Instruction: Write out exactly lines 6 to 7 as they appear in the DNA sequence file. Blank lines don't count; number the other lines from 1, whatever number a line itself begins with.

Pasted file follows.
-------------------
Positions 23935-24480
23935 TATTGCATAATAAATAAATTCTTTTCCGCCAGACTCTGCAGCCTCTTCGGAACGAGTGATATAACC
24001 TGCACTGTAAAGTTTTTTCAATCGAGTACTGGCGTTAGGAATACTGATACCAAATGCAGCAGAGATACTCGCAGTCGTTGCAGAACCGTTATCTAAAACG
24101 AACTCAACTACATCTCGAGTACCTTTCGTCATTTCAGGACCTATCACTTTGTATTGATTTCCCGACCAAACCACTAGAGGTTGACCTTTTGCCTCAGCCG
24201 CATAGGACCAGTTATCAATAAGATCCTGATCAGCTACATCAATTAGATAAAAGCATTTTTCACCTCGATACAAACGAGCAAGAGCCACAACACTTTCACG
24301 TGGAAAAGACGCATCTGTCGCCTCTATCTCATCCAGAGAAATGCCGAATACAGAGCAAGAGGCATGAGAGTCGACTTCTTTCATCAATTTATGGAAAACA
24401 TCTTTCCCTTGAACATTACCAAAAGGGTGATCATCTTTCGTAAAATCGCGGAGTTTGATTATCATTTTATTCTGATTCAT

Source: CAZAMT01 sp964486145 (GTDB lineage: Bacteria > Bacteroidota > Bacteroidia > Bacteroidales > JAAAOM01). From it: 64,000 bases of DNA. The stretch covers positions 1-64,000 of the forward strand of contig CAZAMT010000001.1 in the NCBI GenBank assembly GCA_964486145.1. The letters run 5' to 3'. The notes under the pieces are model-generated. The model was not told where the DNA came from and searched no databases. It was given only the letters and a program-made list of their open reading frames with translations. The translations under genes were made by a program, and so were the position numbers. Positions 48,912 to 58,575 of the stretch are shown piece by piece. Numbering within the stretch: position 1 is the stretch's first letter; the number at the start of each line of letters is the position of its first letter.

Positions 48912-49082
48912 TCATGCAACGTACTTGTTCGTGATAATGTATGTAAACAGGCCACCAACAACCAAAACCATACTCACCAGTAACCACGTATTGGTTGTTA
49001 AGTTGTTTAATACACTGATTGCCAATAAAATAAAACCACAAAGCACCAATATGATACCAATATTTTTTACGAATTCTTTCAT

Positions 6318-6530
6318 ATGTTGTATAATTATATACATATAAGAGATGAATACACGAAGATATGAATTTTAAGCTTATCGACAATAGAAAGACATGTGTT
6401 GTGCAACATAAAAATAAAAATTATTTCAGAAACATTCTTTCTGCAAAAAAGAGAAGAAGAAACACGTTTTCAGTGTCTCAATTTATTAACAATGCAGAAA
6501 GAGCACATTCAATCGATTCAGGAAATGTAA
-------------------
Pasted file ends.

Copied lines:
24301 TGGAAAAGACGCATCTGTCGCCTCTATCTCATCCAGAGAAATGCCGAATACAGAGCAAGAGGCATGAGAGTCGACTTCTTTCATCAATTTATGGAAAACA
24401 TCTTTCCCTTGAACATTACCAAAAGGGTGATCATCTTTCGTAAAATCGCGGAGTTTGATTATCATTTTATTCTGATTCAT